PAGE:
Law enforcement’s announcement Wednesday that Mark Redwine is a person of interest in the death of his teenage son reignited social-media vigilantes who for three years have urged his arrest and, at times, his death.
“Guilt is written all over your face ... You can rot in hell Mark,” Susie Stone wrote in response to the news on the Facebook group “Dylan Redwine – The Journey to Justice.”
But the development in the case didn’t appease Facebook user Tina Christine McCoy Kim, who first became convinced of Mark Redwine’s guilt after watching a “Dr. Phil” episode in which his ex-wife Elaine Hall accused him of killing their son on air: Kim reacted by calling for Redwine’s immediate imprisonment, before saying, “This (expletive) needs to DIE!”
These posts are the latest example of the Internet’s capacity for extra-legal execution. Online, social-media users’ lust for Mark Redwine’s blood has far outpaced the workings of the justice system almost since the day that Dylan went missing while visiting his father near Durango during Thanksgiving break 2012.
Though Mark Redwine has not been charged with any crime relating to his son’s death, the social-media campaign against him has been so vicious “as to shock a normal person’s conscience,” Redwine’s lawyer Christian Hatfield said in an interview Thursday.
Last week, Hatfield told the court that sites like Facebook contain “threats of violence, death threats, vandalism and intimidation so extreme that Mr. Redwine is forced to live mainly on the road as a trucker.”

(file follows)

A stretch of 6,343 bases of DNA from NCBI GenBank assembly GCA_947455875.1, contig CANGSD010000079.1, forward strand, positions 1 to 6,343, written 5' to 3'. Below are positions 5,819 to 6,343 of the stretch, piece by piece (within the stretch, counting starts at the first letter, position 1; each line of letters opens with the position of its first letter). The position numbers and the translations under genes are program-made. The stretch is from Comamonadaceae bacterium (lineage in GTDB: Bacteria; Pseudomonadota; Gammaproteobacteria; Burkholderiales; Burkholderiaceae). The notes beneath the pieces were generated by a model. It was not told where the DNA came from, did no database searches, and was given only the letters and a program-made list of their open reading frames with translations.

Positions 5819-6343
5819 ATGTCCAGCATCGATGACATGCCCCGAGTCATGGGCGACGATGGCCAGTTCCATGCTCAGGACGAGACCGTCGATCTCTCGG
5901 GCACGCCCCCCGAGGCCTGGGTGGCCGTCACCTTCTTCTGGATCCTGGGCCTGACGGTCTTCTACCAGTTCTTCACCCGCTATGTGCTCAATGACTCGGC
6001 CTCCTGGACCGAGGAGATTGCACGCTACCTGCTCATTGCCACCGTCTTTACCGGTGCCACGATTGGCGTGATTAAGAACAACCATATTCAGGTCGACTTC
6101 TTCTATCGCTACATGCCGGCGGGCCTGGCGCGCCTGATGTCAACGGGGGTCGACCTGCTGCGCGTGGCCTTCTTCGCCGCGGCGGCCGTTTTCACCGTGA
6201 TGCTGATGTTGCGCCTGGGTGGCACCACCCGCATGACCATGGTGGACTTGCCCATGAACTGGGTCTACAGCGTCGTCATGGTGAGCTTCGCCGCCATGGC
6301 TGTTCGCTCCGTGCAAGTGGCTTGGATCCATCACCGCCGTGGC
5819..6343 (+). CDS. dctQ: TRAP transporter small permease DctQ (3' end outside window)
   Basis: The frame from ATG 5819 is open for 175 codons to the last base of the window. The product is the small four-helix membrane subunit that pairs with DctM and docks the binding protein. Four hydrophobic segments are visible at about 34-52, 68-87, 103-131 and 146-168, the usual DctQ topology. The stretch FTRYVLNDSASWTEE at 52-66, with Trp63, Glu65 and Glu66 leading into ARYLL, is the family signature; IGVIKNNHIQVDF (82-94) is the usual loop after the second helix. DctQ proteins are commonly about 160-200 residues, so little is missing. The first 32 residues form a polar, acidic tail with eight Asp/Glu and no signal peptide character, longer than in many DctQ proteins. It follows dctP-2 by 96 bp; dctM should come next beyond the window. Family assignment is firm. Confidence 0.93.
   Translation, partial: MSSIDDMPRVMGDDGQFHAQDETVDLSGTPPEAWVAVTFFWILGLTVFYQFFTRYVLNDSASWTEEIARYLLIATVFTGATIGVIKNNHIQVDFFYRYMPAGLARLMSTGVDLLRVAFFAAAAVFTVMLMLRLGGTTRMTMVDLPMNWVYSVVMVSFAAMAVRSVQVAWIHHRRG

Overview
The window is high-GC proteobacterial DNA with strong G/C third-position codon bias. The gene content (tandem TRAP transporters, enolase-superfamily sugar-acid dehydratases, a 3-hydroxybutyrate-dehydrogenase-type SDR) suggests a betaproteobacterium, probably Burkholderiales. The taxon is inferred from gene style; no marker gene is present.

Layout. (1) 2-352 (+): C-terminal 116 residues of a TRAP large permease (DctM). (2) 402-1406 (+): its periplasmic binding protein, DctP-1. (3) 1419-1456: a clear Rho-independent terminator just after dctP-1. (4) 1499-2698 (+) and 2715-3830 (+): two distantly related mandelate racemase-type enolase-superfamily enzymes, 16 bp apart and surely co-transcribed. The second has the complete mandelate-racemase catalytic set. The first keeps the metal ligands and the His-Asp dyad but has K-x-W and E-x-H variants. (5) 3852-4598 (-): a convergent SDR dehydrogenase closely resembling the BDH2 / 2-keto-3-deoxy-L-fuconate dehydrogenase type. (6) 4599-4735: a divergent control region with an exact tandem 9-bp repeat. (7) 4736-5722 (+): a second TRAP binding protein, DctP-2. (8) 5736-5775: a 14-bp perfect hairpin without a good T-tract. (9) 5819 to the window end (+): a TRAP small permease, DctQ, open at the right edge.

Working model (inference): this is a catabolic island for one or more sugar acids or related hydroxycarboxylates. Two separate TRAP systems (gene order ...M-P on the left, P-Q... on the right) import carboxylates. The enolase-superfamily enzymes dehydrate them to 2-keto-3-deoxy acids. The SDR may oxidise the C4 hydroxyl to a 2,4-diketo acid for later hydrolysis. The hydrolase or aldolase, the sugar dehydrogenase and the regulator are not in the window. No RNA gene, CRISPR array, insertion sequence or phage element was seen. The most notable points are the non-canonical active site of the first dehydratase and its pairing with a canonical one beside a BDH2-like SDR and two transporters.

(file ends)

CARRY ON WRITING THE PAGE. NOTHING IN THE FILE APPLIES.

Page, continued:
The vitriol has rendered “Mark Redwine nearly unable to work, to live in his home without fear, or engage in many of the normal daily activities of life,” Hatfield wrote in response to Elaine Hall’s wrongful death lawsuit.
Freedom of speech?
Indeed, by June of this year, if you Googled Mark Redwine’s name, the first result was “Calling Mark Redwine,” a Facebook group with 3,784 “likes” where users posted photos of 6th Judicial District Attorney Todd Risberg to shame law enforcement into more vigorously pursuing Mark Redwine.
Mostly, it featured hundreds of posts accusing Mark Redwine of killing his son in terms so disturbing that much of its content is unprintable.
The legality of such sites is unclear, and they are difficult to police.
In June, The Durango Herald asked Facebook whether the group violated policies forbidding bullying, harassment and threats. Facebook said the group did not violate its standards. Shortly after the Herald began inquiring about the group, “Calling Mark Redwine” went dark without explanation, as did many Facebook-hosted sites of a similar bent.
Hatfield said that Redwine, whose home, car and belongings investigators have searched repeatedly, would by now have been eliminated as a suspect were it not for the “media debacle.”
Policing despite publicity